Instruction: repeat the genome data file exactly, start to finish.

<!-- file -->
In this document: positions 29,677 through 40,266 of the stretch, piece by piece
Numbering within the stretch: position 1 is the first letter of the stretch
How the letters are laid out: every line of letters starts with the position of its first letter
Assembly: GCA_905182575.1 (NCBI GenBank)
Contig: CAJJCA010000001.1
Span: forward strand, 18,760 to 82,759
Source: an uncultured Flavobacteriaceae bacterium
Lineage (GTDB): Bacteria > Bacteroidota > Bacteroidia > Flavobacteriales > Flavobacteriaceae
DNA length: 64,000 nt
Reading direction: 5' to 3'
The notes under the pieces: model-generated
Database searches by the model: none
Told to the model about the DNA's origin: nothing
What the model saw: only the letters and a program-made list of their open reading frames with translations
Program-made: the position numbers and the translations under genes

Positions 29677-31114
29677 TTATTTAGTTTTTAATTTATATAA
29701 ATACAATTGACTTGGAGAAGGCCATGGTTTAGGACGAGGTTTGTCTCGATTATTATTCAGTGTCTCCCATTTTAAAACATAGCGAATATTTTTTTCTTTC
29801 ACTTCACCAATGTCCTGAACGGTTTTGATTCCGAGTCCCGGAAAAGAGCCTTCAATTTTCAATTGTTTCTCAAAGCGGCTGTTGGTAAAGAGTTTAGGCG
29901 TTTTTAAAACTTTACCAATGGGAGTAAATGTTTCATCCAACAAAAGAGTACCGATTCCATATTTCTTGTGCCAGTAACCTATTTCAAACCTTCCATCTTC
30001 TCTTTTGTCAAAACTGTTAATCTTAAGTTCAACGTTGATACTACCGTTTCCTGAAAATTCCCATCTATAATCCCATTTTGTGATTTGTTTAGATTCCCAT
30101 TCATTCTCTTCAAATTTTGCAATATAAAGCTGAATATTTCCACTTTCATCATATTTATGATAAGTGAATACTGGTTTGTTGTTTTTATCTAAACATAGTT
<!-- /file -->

In this document: positions 29,677 through 40,266 of the stretch, piece by piece
Numbering within the stretch: position 1 is the first letter of the stretch
How the letters are laid out: every line of letters starts with the position of its first letter
Assembly: GCA_905182575.1 (NCBI GenBank)
Contig: CAJJCA010000001.1
Span: forward strand, 18,760 to 82,759
Source: an uncultured Flavobacteriaceae bacterium
Lineage (GTDB): Bacteria > Bacteroidota > Bacteroidia > Flavobacteriales > Flavobacteriaceae
DNA length: 64,000 nt
Reading direction: 5' to 3'
The notes under the pieces: model-generated
Database searches by the model: none
Told to the model about the DNA's origin: nothing
What the model saw: only the letters and a program-made list of their open reading frames with translations
Program-made: the position numbers and the translations under genes

Positions 29677-31114
29677 TTATTTAGTTTTTAATTTATATAA
29701 ATACAATTGACTTGGAGAAGGCCATGGTTTAGGACGAGGTTTGTCTCGATTATTATTCAGTGTCTCCCATTTTAAAACATAGCGAATATTTTTTTCTTTC
29801 ACTTCACCAATGTCCTGAACGGTTTTGATTCCGAGTCCCGGAAAAGAGCCTTCAATTTTCAATTGTTTCTCAAAGCGGCTGTTGGTAAAGAGTTTAGGCG
29901 TTTTTAAAACTTTACCAATGGGAGTAAATGTTTCATCCAACAAAAGAGTACCGATTCCATATTTCTTGTGCCAGTAACCTATTTCAAACCTTCCATCTTC
30001 TCTTTTGTCAAAACTGTTAATCTTAAGTTCAACGTTGATACTACCGTTTCCTGAAAATTCCCATCTATAATCCCATTTTGTGATTTGTTTAGATTCCCAT
30101 TCATTCTCTTCAAATTTTGCAATATAAAGCTGAATATTTCCACTTTCATCATATTTATGATAAGTGAATACTGGTTTGTTGTTTTTATCTAAACATAGTT